NASHVILLE — The list of challenges Robert Woods will face in the weeks and months ahead is long.
In a relatively short time, the veteran wide receiver is expected to recover from a torn ACL, learn a new playbook, develop chemistry with quarterback Ryan Tannehill, and probably – at least initially – become the best Tennessee Titans option by the way. Game.
Apparently not for Woods, who appears to have tackled another big responsibility on his own: He played a direct role in the mental and physical growth of the Titans’ last two first-round draft picks — cornerback Caleb Farley (2021 ) and wide receiver Treylon Burks (2022).
His work with Burks could be seen as natural, as the two play in the same position.
Still, Titans coaches, teammates and fans should be thrilled that a player with an impeccable reputation in Woods is guiding Burks, whose offseason introduction to the NFL has been a bumpy one. Burks failed the first drill of rookie minicamp before walking off the field looking exhausted in the scorching sun last month. He made incremental progress in that department during open-to-the-media OTA sessions, but even on Wednesday Burks didn’t participate fully in all the drills.
Woods both offered advice to Burks and placed expectations on him.
While chatting with the former Arkansas star, Woods told Burks, “(It’s) the NFL. It is the highest level of football. It’s not going to be easy for any rookie to get started, especially this offense we’re leading. It’s a lot of learning, a lot of studying. That’s what I tell him. Make sure to stay in your (playbook) and play fast. You’re going to make mistakes, but as long as you make them at full speed…we just need you to go.
Once the rookie begins to get comfortable with the workouts and the playbook, Woods, 30, expects Burks, 22, to push Woods and make him better.
“I know I’m a veteran and he’s a rookie,” Woods said. “But I need him to compete with me so that I can improve myself and everyone else. That’s how you get really good. It’s a competition, all around every position. C It’s how guys keep playing at an elite level. You don’t want guys to get complacent and comfortable.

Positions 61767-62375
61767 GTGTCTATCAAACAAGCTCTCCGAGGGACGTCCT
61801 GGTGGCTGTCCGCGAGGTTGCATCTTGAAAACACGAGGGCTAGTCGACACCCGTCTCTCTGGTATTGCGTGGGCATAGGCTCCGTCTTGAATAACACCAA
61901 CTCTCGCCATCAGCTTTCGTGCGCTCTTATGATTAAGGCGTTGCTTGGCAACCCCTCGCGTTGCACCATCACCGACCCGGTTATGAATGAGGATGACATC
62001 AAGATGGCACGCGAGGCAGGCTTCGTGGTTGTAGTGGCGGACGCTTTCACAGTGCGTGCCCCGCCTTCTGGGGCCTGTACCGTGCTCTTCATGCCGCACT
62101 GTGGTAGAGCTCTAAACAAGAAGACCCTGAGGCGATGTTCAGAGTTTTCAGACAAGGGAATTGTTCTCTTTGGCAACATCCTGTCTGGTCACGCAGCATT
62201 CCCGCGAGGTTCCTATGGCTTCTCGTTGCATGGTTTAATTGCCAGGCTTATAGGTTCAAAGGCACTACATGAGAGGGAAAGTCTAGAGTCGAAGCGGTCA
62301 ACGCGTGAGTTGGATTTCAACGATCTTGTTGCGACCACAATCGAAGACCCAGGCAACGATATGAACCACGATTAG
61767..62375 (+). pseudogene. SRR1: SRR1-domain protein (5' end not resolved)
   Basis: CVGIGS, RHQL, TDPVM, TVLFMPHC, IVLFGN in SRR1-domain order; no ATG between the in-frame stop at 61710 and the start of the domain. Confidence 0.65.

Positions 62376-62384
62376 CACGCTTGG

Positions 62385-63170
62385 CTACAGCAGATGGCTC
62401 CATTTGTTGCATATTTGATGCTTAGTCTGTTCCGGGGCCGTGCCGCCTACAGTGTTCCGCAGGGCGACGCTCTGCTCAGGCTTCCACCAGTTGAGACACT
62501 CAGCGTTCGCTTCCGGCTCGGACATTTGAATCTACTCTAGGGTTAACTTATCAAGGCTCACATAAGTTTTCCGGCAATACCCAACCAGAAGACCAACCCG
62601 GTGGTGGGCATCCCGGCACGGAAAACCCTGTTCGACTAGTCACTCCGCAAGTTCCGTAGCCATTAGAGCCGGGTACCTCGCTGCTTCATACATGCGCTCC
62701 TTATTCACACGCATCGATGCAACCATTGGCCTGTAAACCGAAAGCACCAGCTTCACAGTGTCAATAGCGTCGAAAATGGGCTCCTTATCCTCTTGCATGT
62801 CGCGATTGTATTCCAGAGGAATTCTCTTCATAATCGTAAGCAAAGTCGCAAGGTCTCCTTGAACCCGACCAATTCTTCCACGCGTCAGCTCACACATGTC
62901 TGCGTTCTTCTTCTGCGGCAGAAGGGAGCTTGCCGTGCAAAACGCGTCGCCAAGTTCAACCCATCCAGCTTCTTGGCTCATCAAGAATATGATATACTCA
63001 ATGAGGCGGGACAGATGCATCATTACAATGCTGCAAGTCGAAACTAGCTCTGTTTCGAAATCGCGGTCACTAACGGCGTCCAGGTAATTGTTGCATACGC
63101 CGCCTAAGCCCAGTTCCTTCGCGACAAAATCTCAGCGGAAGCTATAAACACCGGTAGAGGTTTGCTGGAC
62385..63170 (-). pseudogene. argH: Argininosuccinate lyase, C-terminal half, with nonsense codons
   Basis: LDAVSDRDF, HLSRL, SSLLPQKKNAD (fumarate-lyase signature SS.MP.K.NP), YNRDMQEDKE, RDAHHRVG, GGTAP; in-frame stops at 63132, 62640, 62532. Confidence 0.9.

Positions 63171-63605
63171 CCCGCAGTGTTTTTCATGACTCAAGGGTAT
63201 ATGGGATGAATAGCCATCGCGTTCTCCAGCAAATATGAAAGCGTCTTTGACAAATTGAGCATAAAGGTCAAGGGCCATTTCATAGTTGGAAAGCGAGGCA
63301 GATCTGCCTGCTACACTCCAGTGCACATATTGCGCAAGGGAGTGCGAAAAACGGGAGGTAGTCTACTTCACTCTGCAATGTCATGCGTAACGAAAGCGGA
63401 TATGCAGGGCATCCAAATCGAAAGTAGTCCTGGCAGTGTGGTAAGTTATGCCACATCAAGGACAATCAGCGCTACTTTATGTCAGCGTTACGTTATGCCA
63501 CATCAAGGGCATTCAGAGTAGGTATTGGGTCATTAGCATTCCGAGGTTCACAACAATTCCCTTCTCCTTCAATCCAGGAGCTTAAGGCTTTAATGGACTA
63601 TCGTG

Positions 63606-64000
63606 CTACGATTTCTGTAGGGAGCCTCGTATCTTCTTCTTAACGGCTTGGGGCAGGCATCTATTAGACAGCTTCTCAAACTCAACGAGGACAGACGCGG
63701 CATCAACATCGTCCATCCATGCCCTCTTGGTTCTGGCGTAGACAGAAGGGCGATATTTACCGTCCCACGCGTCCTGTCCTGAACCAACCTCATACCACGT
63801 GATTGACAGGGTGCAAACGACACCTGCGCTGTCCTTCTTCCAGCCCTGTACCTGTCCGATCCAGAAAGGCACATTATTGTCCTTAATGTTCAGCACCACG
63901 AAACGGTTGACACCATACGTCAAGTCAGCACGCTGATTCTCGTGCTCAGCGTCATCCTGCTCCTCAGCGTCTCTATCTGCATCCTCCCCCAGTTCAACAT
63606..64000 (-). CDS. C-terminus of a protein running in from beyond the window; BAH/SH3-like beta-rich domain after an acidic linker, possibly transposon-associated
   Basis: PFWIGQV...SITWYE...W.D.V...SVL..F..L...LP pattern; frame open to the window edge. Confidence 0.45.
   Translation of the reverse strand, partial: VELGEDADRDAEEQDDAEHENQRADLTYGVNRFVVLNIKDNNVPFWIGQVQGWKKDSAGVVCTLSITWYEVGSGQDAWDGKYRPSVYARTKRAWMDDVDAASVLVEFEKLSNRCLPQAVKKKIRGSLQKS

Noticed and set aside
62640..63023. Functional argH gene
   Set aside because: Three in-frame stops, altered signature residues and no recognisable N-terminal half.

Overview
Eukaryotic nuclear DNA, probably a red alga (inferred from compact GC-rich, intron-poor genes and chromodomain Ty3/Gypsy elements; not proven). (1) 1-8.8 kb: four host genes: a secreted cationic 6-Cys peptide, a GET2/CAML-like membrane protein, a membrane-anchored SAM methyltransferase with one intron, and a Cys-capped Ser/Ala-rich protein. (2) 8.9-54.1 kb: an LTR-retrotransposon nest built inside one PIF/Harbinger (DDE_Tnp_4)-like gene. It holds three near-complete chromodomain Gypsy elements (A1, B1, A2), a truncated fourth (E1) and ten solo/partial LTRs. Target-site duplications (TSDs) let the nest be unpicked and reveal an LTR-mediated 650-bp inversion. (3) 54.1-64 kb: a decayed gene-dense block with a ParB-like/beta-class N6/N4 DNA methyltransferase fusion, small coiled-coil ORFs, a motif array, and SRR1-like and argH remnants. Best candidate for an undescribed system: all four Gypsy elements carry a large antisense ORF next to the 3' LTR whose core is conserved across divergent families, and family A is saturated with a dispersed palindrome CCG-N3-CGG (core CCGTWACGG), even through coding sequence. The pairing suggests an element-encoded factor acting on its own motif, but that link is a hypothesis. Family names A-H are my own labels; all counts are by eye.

Says Burks: “I would say (my relationship with Woods) has come a long way. Robert is a great player, a great leader and he continues to encourage everyone in the locker room. We couldn’t be more grateful for him.
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It’s a look at the offensive player coordinator Todd Downing first met at Buffalo in 2014, when Downing was the Bills’ quarterbacks coach. Woods had 65 catches for 699 yards and five touchdowns in his second NFL season, despite Buffalo quarterbacks – Kyle Orton and EJ Manuel – barely setting the performance standard at their positions this year -the.
“I was lucky to be with Robert in Buffalo for a year, so I kind of knew what we were getting,” Downing said. “He is a hard worker. He’s a guy who loves football. He’s passionate about the game. So none of that surprised me when he got here. I love the way he plays. I love his physique. He has a dog of his own. It’s contagious to be there.
With Woods recovering from his ACL injury, he also spent a lot of time with Farley, who was limited to three games and 60 defensive snaps as a rookie before tearing an ACL in mid-October. Just as is the case with Burks, Woods expects his relationship with Farley to be two-way – with each player finding ways to help the other.
“He’s strong, he’s quick,” Woods said of Farley. “I think it’s good for me to have someone next to me and assess that.
“We just talk a lot. We’re in rehab, obviously, but we can just ask ourselves why am I making a certain exit (outside the line of scrimmage), or what does he prefer – as a corner – in the press? … It’s really fair to be able to get reps to the side, off the court. It goes hand in hand. I learn from him. He learns from me.
Coach Mike Vrabel added: “It was really cool for Caleb to be with (Woods) during their rehab process.”
Meanwhile, Woods himself has raised eyebrows with the impressive progress he’s made since his knee injury last November.
He’s been an active participant on the court since the start of the Titans OTAs, running without a limp through individual and team drills.
The only way observers know he’s recovering from a major injury is if he’s wearing a knee pad and a non-contact yellow jersey.
It somehow seems appropriate that Woods sometimes forgets to put on that yellow jersey for the first team drill or two.
He doesn’t seem to be holding back much.
“I’m obviously smart in what I can and can’t do,” Woods said. “But I would say I’m always going to push and try to feel it. To have confidence in myself I have to do it and know what I can and can’t do. I’m going to go for it until they tell me that I can’t or (that) I do too much.
Woods pushes the limits of his recovery, just as he pushes a pair of Titans first-round picks to reach their full potential.